Telkom plans to migrate all customers away from ADSL, and begin shutting down its copper network, in the next five years.
Speaking in an interview with MyBroadband, Telkom CEO Sipho Maseko said the company recently developed a roadmap concerning the proactive migration of customers to newer infrastructure.
“We are hoping that in the next five years we would have exited copper entirely,” Maseko said.
This means that if it is successful with its plan, Telkom’s operational network would primarily comprise mobile, LTE, and fibre technology.
“We are taking a view that data demand will continue to grow, so therefore not only are we migrating customers from copper to new technology, we are actually preparing for the real take-off in data consumption in this country,” Maseko said.
“There will come a time when we switch off the copper technology, because what you also don’t want to do is to maintain two or three different networks at the same time as that drives cost,” Maseko said.
“Then we will get to a point where it’s end-of-life and in essence the customer has to move to a newer technology, because we will also run out of people who would have had the skill to properly maintain the copper network,” he said.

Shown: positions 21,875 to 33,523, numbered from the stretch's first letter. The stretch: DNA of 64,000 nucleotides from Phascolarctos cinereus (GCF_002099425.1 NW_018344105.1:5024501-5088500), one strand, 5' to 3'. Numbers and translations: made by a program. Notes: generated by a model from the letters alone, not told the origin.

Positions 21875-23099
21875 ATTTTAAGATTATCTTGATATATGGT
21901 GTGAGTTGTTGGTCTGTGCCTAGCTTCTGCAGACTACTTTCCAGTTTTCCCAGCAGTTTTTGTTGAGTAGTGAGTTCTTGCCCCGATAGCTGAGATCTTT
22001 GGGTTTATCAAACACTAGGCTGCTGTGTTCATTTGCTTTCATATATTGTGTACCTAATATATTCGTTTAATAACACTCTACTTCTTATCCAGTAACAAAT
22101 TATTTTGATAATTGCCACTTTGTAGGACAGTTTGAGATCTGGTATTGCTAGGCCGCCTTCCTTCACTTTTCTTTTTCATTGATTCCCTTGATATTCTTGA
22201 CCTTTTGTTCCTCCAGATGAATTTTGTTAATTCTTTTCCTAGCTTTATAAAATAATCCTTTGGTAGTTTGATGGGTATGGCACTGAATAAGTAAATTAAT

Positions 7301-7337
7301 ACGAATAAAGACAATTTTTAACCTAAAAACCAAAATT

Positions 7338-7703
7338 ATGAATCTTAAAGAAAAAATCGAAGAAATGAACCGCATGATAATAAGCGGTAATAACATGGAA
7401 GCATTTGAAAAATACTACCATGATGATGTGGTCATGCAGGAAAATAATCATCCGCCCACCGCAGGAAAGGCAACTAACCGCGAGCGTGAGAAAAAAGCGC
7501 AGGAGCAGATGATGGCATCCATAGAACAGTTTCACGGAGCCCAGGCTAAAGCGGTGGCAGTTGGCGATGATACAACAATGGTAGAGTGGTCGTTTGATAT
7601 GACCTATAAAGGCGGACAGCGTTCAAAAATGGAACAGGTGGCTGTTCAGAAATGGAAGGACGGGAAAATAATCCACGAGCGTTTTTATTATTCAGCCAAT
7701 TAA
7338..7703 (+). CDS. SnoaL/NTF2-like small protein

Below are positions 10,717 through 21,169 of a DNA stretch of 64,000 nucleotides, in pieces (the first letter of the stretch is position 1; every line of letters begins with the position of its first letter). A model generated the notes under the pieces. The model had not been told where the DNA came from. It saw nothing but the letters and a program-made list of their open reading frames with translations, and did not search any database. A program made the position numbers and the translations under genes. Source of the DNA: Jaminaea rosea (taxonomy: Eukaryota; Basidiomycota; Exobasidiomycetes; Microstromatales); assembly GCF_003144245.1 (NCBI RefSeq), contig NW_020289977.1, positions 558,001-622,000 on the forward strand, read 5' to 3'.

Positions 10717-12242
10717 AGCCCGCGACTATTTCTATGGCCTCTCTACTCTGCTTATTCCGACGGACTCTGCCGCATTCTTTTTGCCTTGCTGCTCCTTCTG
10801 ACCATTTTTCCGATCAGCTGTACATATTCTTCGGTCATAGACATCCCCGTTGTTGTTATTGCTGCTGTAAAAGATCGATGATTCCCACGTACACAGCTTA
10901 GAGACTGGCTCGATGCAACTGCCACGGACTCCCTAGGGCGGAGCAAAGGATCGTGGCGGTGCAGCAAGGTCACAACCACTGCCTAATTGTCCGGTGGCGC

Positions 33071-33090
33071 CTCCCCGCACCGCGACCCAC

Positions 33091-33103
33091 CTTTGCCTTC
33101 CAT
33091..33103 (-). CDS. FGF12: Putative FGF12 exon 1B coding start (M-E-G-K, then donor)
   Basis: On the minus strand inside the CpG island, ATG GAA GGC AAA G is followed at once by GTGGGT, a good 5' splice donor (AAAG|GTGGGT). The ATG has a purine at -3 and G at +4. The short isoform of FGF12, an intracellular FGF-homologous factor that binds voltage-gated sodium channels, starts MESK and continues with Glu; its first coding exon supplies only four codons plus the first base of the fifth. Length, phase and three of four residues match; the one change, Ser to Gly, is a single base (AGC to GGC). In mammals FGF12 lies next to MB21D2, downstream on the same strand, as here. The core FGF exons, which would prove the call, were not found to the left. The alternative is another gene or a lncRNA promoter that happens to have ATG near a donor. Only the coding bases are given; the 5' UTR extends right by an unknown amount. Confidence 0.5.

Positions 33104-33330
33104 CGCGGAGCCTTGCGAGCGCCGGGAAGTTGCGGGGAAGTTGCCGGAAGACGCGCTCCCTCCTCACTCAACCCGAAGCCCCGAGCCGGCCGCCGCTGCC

Maseko told MyBroadband that Telkom is encouraging customers to switch to LTE or fibre solutions, and it is focusing on areas where cable faults and other interruptions have been a problem.
“We are targeting areas where we have high levels of fault,” he said. “The more faults we have in a place, we look to replace that with LTE or fibre.”
“That is primarily what has been the driver of the migration, and what it allows us to do is two things: retain the customer while addressing negative experiences, and reduce the cost of maintenance when dealing with faults.”
“We email customers and offer them the same deal on a different technology altogether,” he said.
Using the example of Jeffreys Bay, Maseko said that Telkom had rolled out LTE in this region due to the problem of cable theft and a high fault rate.
“That’s one of the areas where we’ve had high fault rates, and moving everybody there to LTE is the best thing for us to do,” he said.
“But what then happens is it also enables us to stage our coverage deployment in the right way.”
“If Jeffreys Bay gets to the point where they have fully utilised the LTE network and the capacity of the network can’t carry the data, we can then start deploying fibre and offload the traffic,” Maseko added.
He said that Telkom sees 4G or 5G and fibre as complementary solutions which can be deployed depending on bandwidth demands and other factors.